Appleton's Cyclopedia of American Biography, edited by James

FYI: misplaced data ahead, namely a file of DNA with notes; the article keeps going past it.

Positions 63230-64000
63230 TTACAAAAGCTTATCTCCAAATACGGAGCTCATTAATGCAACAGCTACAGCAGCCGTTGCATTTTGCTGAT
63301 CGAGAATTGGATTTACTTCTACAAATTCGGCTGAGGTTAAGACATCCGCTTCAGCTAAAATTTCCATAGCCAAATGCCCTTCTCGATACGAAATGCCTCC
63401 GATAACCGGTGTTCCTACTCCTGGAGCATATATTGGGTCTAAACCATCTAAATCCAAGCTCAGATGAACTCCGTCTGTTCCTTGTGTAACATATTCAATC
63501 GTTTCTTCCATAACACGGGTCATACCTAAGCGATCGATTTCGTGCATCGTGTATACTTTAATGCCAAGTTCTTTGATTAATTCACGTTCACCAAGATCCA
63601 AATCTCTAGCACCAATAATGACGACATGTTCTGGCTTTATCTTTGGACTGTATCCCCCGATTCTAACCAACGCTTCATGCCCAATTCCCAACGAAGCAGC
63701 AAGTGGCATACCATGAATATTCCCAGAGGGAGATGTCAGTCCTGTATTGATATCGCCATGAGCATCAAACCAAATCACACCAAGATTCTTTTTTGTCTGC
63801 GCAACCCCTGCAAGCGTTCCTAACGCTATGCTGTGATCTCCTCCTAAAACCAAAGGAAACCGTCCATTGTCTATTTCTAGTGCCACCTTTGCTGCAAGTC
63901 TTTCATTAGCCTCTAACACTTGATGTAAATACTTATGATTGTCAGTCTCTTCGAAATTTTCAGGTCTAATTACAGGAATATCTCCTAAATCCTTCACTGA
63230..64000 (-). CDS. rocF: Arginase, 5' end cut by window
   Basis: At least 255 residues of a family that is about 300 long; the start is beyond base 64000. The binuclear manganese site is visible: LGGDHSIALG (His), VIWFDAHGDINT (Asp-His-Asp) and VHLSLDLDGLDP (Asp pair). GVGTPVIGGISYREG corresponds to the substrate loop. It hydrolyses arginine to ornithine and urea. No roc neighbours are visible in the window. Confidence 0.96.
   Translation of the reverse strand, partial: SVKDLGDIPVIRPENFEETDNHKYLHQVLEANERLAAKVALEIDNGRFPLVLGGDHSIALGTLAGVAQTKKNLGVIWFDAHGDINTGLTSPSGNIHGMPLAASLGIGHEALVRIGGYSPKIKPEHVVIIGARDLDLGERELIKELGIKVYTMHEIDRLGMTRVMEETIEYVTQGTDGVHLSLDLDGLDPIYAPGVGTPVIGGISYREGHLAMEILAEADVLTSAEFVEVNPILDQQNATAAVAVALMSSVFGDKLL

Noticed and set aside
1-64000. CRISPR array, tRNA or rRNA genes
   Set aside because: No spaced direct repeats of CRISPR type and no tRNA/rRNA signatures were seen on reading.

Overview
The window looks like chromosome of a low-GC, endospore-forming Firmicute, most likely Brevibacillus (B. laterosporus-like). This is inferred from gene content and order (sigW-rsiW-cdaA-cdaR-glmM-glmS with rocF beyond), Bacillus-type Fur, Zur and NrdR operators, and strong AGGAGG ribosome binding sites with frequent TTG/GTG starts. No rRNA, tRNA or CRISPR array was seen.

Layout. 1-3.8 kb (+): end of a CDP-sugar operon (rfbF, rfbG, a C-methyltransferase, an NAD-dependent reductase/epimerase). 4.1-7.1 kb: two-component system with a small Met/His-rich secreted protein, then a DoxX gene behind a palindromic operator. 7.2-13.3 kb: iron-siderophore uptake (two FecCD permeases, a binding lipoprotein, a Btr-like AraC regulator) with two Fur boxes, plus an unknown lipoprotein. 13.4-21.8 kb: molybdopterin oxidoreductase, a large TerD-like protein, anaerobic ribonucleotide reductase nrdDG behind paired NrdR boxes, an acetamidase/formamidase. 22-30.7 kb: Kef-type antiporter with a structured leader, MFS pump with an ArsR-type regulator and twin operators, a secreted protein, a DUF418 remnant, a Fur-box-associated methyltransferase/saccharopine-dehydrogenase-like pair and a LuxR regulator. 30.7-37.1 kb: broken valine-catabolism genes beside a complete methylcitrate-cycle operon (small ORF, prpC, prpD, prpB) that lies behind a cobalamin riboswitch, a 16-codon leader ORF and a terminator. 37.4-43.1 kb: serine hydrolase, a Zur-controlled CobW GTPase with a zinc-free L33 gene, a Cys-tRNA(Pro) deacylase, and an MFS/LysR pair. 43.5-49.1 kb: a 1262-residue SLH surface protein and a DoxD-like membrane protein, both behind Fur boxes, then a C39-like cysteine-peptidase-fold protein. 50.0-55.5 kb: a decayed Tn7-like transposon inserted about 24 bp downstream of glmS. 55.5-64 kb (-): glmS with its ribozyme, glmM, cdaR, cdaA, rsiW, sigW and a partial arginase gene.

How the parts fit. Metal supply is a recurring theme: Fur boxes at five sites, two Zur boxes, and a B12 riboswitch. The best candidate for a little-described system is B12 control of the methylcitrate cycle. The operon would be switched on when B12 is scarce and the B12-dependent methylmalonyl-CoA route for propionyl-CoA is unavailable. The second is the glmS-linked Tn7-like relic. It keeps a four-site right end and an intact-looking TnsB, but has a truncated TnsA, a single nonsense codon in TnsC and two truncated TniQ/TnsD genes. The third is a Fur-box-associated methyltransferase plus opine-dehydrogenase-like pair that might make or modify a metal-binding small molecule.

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CHETLAIN, Augustus Louis, soldier, born in St. Louis, Missouri, 26 December, 1824. His parents, of French Huguenot stock, immigrated from Neufchatel, Switzerland, in 1823, and were members of the Red River colony. He received a common-school education, became a merchant in Galena, and was the first volunteer at a meeting held in response to the president's call after the bombardment of Fort Sumter in 1861. He was chosen captain of the company when General (then Captain) Grant declined, and on 16 April, 1862, was commissioned lieutenant colonel of the 12th Illinois infantry. He was in command at Smithland, Kentucky, from September, 1861, till January, 1862, and then participated in General Smith's campaign on the Tennessee River to Fort Henry, and led his regiment at Fort Donelson. He was engaged at Shiloh, distinguishing himself at Corinth, being left in command of that post until May, 186;I, and while there organized the first colored regiment raised in the west. On 13 December, 1863, he was promoted brigadier-general, placed in charge of the organization of colored troops in Tennessee, and afterward in Kentucky, and by 1 January, 1864, had raised a force of 17,000 men, for which service he was brevetted major general. From January to October, 1865, he commanded the post of Memphis, and then the district of Talladega, Alabama, until 5 February, 1866, when he was mustered out of service. He was assessor of internal revenue for the district of Utah in 1867-'9, then United States consul at Brussels, and, after his return to the United States in 1872, established himself in Chicago as a banker and stock-broker. In September, 1886, General Chetlain delivered the annual address before the society of the Army of the Tennessee, at Rock Island, Illinois
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